|author||Jason Graffius <email@example.com>||Thu Jun 29 19:48:04 2023 -0400|
|committer||GitHub <firstname.lastname@example.org>||Thu Jun 29 16:48:04 2023 -0700|
Emit compilation errors for bad C++ namespaces (#92) * Emit compilation errors for bad C++ namespaces Prior to this CL, an incorrectly-formatted namespace will fail an assert and print a python exception to the user. While this likely sufficient for a user to diagnose the issue, it is inconsistent with other error reporting in Emboss. With this change, the namespace checking is implemented in the same way as other validations in the Emboss compiler, providing a specific file, line, and column range of the issue and printing the line containing the issue to the user. * Improve namespace error messages
Emboss is a tool for generating code that reads and writes binary data structures. It is designed to help write code that communicates with hardware devices such as GPS receivers, LIDAR scanners, or actuators.
Emboss takes specifications of binary data structures, and produces code that will efficiently and safely read and write those structures.
Currently, Emboss only generates C++ code, but the compiler is structured so that writing new back ends is relatively easy -- contact email@example.com if you think Emboss would be useful, but your project uses a different language.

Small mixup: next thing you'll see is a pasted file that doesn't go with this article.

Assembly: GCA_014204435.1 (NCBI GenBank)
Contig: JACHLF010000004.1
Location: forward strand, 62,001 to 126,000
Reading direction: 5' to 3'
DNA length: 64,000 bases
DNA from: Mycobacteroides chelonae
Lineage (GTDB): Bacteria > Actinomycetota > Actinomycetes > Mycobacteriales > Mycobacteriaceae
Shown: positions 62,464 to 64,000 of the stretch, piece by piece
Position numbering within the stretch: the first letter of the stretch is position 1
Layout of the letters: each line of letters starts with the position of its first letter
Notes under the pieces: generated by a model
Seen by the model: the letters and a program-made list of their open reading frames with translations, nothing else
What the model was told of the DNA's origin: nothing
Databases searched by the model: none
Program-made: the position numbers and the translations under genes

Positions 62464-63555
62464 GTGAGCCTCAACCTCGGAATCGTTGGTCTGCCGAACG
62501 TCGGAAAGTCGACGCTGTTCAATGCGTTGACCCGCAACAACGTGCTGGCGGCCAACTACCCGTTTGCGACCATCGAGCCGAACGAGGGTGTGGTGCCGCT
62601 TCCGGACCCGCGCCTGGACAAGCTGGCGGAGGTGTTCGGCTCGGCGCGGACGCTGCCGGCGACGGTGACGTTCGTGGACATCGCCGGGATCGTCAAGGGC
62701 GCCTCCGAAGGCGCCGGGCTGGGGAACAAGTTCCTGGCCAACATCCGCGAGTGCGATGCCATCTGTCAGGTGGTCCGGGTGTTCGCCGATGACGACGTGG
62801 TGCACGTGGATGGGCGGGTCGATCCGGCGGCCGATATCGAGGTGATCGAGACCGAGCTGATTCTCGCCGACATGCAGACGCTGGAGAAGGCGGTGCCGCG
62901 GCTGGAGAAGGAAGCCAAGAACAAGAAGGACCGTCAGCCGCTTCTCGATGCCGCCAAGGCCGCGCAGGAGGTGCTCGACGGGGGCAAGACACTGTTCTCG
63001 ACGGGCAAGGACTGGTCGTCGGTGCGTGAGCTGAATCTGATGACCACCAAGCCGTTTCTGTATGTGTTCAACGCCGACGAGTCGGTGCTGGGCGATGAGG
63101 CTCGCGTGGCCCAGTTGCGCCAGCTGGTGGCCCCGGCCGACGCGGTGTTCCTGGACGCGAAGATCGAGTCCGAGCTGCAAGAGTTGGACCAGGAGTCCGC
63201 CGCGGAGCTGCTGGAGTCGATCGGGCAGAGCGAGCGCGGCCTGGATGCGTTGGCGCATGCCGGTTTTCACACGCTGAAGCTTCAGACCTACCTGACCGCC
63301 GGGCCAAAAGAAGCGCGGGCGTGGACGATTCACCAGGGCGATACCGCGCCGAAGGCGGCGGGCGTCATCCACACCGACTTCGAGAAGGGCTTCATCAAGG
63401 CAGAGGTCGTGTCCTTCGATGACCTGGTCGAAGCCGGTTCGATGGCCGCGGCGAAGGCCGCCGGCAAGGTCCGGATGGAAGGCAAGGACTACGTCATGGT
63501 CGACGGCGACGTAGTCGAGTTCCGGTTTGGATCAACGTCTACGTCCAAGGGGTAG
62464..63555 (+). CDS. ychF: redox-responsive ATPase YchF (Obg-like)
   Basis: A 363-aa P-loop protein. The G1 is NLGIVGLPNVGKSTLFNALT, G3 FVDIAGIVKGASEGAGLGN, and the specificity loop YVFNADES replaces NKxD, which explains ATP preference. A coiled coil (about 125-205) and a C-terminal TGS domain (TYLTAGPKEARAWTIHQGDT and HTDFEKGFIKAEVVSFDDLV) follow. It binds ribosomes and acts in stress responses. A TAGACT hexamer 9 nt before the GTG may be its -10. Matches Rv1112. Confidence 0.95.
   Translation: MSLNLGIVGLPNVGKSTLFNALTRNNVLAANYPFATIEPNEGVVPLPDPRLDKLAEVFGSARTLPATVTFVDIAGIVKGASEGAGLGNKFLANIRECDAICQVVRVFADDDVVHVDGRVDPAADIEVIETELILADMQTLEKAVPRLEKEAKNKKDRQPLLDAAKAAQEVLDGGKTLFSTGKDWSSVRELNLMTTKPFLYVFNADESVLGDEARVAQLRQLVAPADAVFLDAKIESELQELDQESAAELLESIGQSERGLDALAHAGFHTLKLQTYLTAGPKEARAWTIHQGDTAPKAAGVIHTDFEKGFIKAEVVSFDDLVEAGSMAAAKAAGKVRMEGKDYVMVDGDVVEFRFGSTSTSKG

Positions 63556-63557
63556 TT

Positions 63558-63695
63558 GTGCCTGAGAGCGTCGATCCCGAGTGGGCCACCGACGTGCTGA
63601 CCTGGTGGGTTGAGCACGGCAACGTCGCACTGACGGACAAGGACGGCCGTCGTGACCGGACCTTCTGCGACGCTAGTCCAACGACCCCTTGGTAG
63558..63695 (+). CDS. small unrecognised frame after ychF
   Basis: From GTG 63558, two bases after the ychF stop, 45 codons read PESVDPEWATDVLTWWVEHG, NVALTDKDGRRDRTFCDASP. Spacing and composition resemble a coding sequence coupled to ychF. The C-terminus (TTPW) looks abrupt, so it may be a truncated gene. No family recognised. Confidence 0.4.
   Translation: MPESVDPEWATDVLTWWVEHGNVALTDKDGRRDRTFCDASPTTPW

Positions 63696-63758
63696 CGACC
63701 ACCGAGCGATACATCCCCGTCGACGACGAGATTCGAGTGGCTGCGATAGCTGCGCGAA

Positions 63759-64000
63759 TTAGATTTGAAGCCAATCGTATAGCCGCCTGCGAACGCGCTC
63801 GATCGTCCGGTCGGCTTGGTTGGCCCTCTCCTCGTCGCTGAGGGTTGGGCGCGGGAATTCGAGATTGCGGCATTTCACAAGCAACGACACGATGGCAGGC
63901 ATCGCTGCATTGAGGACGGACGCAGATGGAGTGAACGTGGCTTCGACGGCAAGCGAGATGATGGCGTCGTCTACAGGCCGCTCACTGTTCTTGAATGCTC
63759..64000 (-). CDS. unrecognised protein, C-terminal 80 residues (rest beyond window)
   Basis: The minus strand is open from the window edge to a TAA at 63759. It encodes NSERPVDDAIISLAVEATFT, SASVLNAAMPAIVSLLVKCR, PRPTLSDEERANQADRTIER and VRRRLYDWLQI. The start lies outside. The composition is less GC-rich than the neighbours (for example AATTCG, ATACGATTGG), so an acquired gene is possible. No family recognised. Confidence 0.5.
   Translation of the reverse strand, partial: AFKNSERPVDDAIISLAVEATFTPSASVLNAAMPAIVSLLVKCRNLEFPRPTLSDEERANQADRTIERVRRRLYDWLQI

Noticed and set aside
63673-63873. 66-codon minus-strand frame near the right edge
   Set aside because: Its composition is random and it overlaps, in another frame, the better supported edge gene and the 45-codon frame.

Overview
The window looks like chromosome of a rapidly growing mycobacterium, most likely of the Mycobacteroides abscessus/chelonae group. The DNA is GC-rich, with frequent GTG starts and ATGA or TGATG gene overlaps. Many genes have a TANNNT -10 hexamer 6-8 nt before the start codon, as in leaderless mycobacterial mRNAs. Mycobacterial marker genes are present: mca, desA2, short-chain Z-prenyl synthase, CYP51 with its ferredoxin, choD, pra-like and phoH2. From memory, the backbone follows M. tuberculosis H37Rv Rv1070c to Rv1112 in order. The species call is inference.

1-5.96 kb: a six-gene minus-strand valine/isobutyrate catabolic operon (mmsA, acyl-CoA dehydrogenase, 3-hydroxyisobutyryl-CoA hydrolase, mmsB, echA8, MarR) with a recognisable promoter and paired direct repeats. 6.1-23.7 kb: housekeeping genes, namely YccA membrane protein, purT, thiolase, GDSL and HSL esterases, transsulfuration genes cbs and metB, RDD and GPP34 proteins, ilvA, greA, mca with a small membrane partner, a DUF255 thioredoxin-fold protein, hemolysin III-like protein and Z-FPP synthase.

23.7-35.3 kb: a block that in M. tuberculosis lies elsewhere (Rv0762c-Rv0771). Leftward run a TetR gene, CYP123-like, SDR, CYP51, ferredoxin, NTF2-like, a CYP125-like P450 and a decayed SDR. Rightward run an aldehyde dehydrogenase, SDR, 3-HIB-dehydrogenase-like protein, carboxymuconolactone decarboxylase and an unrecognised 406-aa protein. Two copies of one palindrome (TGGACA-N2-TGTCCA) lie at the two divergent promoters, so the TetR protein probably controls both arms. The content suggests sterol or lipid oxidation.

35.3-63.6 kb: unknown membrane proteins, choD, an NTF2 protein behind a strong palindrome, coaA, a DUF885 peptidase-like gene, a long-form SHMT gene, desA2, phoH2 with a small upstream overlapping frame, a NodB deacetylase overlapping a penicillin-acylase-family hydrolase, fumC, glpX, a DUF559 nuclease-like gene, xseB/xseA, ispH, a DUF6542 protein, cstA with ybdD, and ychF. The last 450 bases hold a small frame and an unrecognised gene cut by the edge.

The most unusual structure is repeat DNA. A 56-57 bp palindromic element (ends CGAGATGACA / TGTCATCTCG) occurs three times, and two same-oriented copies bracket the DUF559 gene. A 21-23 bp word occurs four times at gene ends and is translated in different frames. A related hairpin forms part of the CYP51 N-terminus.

Emboss is not designed to handle text-based protocols; if you can use minicom or telnet to connect to your device, and manually enter commands and see responses, Emboss probably won't help you.
In C++, packed structs are most common method of dealing with these kinds of structures; however, they have a number of drawbacks compared to Emboss views:
Emboss does not help you transmit data over a wire -- you must use something else to actually transmit bytes back and forth. This is partly because there are too many possible ways of communicating with devices, but also because it allows you to manipulate structures independently of where they came from or where they are going.
Emboss does not help you interpret your data, or implement any kind of higher-level logic. It is strictly meant to help you turn bit patterns into something suitable for your programming language to handle.
Emboss is currently under development. While it should be entirely ready for many data formats, it may still be missing features. If you find something that Emboss can't handle, please contact
firstname.lastname@example.org to see if and when support can be added.
Emboss is not an officially supported Google product: while the Emboss authors will try to answer feature requests, bug reports, and questions, there is no SLA (service level agreement).
Head over to the User Guide to get started.